With the COVID-19 pandemic dominating our lives for the past 20 months, it may be easy to forget that there is another global health crisis right under our noses: obesity. Obesity is a chronic disease that affects approximately 650 million adults worldwide.
Officially recognized as a disease since 2013, adult obesity is defined as a body mass index (BMI) greater than 30. In the US, 70 million adults are obese. About 350 million children are obese around the world, and 14.4 million of those children are in the US. One in three children in the country is overweight or obese.
Because children are always growing, growth curves are used to evaluate a child’s weight, height, and BMI. Overweight children have a BMI greater than 85% of children their age, and obese children have a BMI greater than 95% of their age.
Children who are obese are at greater risk of developing chronic metabolic diseases, including prediabetes, type 2 diabetes, high blood pressure and polycystic ovarian syndrome, in addition to joint pain, acid reflux and sleep apnea. Diseases that were once thought of as diseases of adulthood and aging now affect children as young as 6 years old!
Childhood obesity is also associated with behavioral and emotional disorders such as anxiety, depression, low self-esteem, eating disorders, bullying and social isolation. Of course, none of us want to see children and adolescents suffering with very serious problems that can shorten their lives.
Many factors contribute to the development of obesity, including genetics, lack of exercise, hormonal imbalance, poor sleep, certain medications, stress and socioeconomic status, but the biggest factor is the high intake of ultra-refined, ultra-processed foods.
A recently published study found that the majority of American youth’s daily caloric intake came from ultra-processed foods such as sweet and salty packaged snacks, sugar-sweetened beverages, candy, commercially made breads and cereals, and heat-and-eat dishes such as pastas, pizzas and cold cuts. These items contain high fructose corn syrup, hydrogenated oils, flavor enhancers, dyes and emulsifiers not used in mainstream cooking.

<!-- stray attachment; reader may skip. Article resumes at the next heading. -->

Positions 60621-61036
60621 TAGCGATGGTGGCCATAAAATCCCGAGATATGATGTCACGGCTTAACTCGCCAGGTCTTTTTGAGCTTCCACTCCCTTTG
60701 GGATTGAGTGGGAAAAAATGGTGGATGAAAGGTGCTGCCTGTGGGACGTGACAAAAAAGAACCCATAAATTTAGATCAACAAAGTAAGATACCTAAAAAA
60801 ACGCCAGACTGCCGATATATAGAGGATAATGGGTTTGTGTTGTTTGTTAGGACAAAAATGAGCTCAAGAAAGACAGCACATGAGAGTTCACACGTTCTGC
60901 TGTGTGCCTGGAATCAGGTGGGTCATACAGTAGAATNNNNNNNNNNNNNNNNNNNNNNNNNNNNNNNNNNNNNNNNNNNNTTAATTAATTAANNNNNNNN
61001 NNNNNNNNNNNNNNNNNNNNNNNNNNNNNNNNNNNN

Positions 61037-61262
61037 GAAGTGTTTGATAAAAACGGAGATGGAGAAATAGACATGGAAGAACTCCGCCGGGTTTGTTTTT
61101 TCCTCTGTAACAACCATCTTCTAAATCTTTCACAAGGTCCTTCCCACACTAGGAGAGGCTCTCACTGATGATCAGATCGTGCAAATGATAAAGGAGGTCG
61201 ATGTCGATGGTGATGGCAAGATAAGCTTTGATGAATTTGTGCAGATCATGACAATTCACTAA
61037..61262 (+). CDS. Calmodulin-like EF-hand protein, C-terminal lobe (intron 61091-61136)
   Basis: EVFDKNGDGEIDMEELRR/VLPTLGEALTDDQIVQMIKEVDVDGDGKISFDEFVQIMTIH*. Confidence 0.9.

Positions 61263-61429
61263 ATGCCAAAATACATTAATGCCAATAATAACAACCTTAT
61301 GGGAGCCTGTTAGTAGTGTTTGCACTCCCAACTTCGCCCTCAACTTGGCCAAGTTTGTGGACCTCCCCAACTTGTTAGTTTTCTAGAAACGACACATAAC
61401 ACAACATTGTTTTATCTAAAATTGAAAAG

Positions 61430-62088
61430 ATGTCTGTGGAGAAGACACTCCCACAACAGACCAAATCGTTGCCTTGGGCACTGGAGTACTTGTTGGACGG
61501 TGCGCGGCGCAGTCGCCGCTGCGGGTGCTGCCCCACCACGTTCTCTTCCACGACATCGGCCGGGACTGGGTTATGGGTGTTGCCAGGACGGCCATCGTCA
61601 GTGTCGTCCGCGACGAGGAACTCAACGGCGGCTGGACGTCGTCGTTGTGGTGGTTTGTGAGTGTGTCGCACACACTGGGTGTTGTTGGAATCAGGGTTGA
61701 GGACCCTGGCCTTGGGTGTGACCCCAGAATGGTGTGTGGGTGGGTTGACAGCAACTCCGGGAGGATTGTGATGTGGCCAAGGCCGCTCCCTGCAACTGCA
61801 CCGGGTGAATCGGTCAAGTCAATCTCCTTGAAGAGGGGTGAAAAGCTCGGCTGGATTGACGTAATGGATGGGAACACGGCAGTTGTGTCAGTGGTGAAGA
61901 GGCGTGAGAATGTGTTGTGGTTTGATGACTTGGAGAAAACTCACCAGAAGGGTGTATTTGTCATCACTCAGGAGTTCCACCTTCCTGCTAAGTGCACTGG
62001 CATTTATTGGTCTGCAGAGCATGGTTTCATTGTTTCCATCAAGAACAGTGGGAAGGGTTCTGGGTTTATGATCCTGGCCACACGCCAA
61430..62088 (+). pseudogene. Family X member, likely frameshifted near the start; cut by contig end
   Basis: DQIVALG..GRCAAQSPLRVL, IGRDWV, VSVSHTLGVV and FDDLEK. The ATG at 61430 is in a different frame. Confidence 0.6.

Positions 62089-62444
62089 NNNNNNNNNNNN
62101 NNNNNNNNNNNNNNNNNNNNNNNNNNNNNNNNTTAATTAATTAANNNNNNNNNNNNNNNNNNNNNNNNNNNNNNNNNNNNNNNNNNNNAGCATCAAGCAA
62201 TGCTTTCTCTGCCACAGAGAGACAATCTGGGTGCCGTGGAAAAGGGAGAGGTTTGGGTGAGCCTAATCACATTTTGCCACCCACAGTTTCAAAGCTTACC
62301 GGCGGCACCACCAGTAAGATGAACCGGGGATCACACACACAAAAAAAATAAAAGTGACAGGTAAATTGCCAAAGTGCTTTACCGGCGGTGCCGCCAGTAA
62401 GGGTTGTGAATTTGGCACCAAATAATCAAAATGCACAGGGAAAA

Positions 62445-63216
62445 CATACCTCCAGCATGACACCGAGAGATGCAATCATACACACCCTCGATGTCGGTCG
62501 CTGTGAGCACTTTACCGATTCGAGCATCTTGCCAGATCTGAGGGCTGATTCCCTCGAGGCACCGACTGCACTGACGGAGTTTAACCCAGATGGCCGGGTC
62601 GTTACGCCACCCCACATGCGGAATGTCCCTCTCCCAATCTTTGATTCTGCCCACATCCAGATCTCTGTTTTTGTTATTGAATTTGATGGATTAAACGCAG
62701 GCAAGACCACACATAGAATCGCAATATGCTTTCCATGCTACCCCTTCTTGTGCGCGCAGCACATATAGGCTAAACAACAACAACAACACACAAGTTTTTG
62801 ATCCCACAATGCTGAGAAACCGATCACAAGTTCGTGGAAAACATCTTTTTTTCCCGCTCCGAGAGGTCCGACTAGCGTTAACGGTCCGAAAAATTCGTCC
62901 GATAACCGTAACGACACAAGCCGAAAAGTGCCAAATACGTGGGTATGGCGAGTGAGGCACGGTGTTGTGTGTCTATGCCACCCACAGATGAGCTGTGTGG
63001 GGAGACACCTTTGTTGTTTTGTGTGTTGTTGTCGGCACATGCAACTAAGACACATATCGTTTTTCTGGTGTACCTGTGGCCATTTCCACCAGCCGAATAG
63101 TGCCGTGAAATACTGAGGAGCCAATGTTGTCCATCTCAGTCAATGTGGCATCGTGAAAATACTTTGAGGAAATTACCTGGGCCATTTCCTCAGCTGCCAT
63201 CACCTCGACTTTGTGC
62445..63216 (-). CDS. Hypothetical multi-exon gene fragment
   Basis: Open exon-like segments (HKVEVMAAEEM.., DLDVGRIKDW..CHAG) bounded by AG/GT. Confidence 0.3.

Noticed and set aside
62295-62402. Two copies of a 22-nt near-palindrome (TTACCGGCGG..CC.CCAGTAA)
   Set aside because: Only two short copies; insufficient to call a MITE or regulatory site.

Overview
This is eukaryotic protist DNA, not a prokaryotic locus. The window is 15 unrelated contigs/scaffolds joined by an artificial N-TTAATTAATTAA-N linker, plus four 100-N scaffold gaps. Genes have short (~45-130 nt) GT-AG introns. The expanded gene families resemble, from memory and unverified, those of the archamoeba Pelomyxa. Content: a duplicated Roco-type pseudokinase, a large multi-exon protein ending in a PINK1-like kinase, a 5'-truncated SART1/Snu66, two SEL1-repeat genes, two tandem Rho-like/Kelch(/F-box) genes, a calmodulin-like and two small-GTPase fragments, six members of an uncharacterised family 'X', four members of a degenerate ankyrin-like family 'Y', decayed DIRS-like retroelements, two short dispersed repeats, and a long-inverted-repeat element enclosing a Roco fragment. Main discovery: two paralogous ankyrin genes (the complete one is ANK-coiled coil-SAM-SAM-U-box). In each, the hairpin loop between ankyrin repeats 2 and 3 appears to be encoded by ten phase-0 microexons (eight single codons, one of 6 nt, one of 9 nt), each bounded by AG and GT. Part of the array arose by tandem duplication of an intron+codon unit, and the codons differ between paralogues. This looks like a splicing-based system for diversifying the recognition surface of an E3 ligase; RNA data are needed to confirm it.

Children diagnosed with overweight or obesity can work with a specially trained, qualified health care professional to make changes, help improve their health, and reduce their risk of developing some of the diseases listed above. Pediatric caregivers who have advanced training through the National Obesity Medicine Association, Board Certification or the Certificate of Advanced Education are well qualified to assist.
Healthy nutrition is the mainstay of treating pediatric cases of overweight and obesity, but there is no one-size-fits-all plan. One of the most important changes is eliminating refined and processed foods and switching to vegetables, fruits, nuts, legumes (beans), lean, unprocessed meats and drinking mainly water, which will go a long way in improving weight and the health.
In future articles, we will discuss nutritional recommendations in more detail and provide additional tools to aid in the treatment of overweight and obesity pediatric conditions, including physical activity, adequate sleep and sleep disorder treatment, eating behaviors, stress management, and medications.
You are the key to helping your child maintain or regain their health!